tensely
caught in my head
as I drove my children
down to the city
where the man who was once my husband
lives with the woman he left me for
After droping my kids off
I screamed some things in my car
that I won’t repeat here
in polite company.
I taught two lovely groups of yoga students,
came home, felt
exhausted.
Then a girlfriend invited us out
to spend the afternoon at the pool
with her and her kids.
I really didn’t want to go,
but I forced myself to.
And then…
I spent time with my friend,
watched our children playing,
ate food that was offered to me,
enjoyed the sun,
the perfect day.
Now I’m so tired
but so calm and happy.
And grateful for this wonderful,
simple day.

A Terrible Patient

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I give the good medicine that heals.
My voice carries magic
that soothes, uplifts and restores.
My touch brings life and renewal.
I watch as tension melts away
and peace returns to those
who come seeking the healing I offer.
I instruct them to remain present.
I remind them that we only have this now.
I can articulate perfectly
how our brains are hardwired
to remember negative information,
and how there is so much hope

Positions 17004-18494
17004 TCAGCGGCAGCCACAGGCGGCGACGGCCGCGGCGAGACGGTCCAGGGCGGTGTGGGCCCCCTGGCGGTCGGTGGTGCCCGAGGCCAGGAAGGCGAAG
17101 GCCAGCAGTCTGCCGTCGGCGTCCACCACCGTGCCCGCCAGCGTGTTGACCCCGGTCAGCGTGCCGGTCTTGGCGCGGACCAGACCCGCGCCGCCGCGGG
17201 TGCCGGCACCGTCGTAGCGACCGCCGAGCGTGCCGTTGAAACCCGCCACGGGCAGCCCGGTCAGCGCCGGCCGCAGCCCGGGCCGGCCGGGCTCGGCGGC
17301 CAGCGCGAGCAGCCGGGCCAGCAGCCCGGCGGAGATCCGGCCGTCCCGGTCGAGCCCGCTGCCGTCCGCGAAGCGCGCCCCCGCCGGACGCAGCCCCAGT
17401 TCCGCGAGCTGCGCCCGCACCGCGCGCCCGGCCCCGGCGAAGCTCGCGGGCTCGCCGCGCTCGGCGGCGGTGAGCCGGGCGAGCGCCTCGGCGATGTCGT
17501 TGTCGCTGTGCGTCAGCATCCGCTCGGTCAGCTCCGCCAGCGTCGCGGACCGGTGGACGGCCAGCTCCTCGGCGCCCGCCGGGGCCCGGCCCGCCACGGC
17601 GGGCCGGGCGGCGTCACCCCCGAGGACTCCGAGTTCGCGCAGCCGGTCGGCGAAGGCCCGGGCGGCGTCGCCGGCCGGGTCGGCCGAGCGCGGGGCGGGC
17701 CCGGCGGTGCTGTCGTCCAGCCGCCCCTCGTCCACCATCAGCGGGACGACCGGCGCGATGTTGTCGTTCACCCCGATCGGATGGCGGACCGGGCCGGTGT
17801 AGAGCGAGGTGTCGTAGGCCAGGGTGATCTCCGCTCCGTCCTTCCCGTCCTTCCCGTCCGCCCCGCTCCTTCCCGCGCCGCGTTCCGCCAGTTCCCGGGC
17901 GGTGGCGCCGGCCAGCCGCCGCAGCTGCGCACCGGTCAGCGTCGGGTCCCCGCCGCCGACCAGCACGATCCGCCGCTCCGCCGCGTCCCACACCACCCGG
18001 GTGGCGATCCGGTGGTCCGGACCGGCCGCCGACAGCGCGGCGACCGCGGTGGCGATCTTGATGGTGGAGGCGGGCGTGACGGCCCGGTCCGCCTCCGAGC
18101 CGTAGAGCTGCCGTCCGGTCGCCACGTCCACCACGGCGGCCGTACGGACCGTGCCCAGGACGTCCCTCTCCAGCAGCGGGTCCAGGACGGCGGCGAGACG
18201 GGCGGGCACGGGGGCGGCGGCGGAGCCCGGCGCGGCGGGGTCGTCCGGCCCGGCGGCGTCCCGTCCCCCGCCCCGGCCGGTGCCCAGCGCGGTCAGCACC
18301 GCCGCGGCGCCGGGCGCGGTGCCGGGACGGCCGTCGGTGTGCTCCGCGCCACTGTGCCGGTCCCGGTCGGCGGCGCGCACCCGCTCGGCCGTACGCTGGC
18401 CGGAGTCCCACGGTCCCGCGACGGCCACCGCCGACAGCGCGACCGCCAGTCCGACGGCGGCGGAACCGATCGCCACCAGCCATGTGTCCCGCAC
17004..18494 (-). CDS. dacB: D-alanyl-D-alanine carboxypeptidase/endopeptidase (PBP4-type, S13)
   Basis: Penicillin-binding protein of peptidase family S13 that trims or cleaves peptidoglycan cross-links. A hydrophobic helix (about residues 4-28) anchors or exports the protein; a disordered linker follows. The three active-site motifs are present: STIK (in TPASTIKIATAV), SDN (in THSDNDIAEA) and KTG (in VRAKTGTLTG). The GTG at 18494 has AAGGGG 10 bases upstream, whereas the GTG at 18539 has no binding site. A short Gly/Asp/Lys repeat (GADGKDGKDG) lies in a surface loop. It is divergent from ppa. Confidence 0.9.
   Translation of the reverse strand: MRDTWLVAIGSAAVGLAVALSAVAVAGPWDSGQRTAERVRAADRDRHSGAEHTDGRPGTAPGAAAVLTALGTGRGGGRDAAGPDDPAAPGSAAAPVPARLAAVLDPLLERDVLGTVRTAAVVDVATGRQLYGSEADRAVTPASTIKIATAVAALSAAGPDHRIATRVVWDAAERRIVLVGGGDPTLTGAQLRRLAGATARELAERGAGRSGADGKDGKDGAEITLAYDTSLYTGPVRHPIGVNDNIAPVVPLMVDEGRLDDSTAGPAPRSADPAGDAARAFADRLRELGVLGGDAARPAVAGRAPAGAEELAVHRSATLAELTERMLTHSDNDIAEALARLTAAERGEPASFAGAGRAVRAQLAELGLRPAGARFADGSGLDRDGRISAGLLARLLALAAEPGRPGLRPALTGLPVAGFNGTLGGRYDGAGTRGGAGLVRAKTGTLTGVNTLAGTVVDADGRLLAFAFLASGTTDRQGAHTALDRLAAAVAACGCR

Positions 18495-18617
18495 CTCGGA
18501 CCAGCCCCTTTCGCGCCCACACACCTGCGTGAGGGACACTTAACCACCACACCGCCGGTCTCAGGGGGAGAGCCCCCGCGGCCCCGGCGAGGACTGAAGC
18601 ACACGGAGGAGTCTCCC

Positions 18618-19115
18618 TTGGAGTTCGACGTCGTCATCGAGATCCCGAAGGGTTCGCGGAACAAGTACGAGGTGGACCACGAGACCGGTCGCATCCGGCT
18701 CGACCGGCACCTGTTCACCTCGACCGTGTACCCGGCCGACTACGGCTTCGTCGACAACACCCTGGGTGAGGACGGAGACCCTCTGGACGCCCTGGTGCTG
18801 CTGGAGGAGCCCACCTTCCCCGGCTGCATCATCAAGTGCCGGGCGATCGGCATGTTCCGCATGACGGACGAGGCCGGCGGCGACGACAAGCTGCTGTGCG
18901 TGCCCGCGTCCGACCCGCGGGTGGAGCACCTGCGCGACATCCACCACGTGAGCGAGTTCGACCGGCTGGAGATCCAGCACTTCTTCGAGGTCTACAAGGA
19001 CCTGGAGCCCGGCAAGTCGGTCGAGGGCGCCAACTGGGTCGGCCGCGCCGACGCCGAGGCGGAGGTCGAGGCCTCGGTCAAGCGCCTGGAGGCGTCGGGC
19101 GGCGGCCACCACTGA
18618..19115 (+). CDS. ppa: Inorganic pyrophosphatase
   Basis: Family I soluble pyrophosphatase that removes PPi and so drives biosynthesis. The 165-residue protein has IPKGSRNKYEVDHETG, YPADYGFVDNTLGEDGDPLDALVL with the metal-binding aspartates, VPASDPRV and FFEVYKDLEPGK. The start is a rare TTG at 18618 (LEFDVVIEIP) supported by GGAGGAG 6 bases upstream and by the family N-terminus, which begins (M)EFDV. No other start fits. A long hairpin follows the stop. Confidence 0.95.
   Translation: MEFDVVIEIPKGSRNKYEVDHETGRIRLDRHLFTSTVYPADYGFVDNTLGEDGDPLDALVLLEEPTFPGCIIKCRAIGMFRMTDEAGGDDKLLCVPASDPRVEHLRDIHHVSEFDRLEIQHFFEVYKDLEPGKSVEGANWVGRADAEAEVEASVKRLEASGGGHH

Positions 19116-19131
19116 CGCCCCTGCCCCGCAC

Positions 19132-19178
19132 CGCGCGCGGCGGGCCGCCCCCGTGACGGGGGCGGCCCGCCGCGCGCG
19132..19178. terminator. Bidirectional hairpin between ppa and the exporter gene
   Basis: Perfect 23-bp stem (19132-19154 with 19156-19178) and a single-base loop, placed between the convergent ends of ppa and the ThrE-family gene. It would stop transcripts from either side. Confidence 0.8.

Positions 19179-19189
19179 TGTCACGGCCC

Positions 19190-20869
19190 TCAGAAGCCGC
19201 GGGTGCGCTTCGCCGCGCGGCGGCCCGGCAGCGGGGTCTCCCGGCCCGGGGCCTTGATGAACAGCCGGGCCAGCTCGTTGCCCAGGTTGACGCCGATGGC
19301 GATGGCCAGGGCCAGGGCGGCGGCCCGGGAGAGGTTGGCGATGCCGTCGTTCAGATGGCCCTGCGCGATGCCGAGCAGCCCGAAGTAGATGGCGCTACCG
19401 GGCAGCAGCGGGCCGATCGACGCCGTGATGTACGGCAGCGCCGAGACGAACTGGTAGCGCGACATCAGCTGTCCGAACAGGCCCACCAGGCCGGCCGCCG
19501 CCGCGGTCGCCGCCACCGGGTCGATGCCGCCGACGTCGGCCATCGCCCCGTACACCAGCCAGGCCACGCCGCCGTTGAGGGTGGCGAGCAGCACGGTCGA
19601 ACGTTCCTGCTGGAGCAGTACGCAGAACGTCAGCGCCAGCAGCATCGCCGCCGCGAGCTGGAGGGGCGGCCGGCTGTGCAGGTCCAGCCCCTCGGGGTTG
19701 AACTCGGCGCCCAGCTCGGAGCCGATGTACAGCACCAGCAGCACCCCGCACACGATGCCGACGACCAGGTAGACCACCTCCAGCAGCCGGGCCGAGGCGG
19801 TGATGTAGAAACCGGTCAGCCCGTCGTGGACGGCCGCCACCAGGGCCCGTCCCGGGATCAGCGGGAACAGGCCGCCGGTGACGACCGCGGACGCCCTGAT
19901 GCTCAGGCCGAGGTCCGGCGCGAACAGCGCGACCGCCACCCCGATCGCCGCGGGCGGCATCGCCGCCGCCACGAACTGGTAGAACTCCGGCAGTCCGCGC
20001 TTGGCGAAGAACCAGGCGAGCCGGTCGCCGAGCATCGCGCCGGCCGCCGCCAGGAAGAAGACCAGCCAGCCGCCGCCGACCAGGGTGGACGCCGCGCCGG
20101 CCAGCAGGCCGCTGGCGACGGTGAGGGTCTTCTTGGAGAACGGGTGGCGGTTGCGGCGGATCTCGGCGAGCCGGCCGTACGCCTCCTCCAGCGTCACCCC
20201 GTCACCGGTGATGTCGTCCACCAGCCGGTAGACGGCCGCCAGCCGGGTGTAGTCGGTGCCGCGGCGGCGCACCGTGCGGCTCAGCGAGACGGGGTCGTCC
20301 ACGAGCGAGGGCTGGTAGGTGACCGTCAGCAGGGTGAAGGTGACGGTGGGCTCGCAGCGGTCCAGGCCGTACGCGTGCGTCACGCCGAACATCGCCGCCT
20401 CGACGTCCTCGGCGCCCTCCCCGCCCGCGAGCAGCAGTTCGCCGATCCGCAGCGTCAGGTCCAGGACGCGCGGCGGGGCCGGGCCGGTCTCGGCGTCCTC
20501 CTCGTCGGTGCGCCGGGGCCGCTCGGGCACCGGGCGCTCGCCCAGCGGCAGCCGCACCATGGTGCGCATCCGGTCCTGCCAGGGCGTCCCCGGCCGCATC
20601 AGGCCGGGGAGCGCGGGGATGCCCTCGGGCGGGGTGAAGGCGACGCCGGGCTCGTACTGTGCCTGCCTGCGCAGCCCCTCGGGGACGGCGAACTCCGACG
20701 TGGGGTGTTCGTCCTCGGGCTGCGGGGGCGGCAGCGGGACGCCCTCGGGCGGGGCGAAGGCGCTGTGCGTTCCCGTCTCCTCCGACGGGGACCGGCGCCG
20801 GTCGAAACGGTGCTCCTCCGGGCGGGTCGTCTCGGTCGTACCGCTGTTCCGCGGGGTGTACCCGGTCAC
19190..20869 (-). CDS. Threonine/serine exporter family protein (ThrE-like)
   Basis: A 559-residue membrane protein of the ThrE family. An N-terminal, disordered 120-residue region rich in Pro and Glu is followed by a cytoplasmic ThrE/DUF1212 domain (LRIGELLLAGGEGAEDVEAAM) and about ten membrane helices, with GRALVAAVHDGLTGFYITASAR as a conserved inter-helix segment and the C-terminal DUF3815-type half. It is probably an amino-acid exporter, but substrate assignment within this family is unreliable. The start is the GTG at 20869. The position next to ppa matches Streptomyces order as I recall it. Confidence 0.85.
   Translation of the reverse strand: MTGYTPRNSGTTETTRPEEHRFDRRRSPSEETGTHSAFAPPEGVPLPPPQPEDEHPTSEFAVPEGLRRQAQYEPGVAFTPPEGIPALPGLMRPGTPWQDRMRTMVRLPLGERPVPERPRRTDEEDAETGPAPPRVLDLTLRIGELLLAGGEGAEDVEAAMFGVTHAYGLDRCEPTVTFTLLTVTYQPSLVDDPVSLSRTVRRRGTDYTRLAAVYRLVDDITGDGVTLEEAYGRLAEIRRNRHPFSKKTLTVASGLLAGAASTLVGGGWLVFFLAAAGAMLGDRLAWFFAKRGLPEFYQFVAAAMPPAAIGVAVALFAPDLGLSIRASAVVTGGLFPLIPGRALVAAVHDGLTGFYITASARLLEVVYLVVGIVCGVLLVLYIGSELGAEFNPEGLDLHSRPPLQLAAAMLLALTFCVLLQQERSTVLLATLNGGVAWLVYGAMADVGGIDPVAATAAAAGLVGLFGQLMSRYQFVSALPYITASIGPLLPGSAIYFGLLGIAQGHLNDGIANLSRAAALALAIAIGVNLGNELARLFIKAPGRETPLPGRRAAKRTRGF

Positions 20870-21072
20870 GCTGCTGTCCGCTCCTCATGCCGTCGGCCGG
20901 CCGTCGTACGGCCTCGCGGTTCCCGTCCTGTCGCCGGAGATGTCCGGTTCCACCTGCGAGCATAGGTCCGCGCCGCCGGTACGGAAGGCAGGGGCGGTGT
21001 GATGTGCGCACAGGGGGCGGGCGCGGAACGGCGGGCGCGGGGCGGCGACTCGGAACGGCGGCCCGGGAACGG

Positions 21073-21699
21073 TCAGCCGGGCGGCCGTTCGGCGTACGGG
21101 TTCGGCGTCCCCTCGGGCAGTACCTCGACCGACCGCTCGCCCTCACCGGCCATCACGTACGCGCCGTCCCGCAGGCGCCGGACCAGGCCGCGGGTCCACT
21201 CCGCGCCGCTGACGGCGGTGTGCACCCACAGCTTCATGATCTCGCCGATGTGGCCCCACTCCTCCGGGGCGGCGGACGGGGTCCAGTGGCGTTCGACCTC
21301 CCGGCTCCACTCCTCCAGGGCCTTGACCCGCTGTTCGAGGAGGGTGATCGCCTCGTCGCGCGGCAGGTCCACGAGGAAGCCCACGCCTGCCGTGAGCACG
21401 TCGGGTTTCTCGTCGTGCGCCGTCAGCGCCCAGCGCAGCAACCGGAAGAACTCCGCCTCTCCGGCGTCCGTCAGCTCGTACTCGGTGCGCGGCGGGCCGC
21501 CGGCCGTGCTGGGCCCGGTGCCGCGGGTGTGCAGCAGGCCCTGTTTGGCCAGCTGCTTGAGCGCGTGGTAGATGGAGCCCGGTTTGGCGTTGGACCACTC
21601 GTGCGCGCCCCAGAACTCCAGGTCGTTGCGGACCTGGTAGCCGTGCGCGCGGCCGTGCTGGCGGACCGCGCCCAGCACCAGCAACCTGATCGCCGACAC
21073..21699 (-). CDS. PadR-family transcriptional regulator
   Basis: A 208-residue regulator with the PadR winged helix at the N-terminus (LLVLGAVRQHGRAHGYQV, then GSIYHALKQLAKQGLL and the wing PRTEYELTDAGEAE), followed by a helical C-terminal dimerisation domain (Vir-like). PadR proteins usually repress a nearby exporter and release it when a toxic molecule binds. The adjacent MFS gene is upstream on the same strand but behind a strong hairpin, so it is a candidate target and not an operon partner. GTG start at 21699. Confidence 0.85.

in neuroplasticity,
our brain’s capacity to be reshaped.
I marvel at this ability
to give my students what they need,
to instruct poses that strengthen,
balance, reshape and empower,
to guide their breathing,
slow their heart rates
and allow the present moment
to blossom like a flower within them.
But when it’s time for me
to take my own medicine—
well, let’s just say
that I’m a wonderful doctor
but a terrible patient.

Beyond the Routine

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I’m still working on simply accepting this moment.
It may be a life long practice,
because as I really pay attention to it,
I notice that there is very little about this moment
that is like anything I’ve ever experienced before.
In fact, this moment is completely different
from anything I’ve ever lived…
and I realize that my mind that wants familiarity
was just painting a picture of the routine
over what I was living in reality,
and calling forth routine perceptions and behaviors
in response to the picture my mind has painted.
Every second that ticks by is a miracle.
Am I available to experience it?
This moment is a huge gift.
My children are changing, I am changing,
the weather is changing,
our circumstances are changing,
everything is constantly in flux.
Maybe I remove the blindfold
and see that beyond the routine
there is a fieild of infinite possibility.
May I awaken to my true nature there.

Did I Offend You?

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Oh, don’t mind me,
I’m just over here trying to figure out
how to leverage my gifts, talents and abilities
so that I can create a financially sustainable livelihood
doing what I love.
Oh, I’m sorry, did I just offend you?
Does it bother you when I suggest
that it’s possible to spend time working
at something you love?
Do you think it’s impossible,
preposterous even,
to spend time working
in deeply satisfying ways,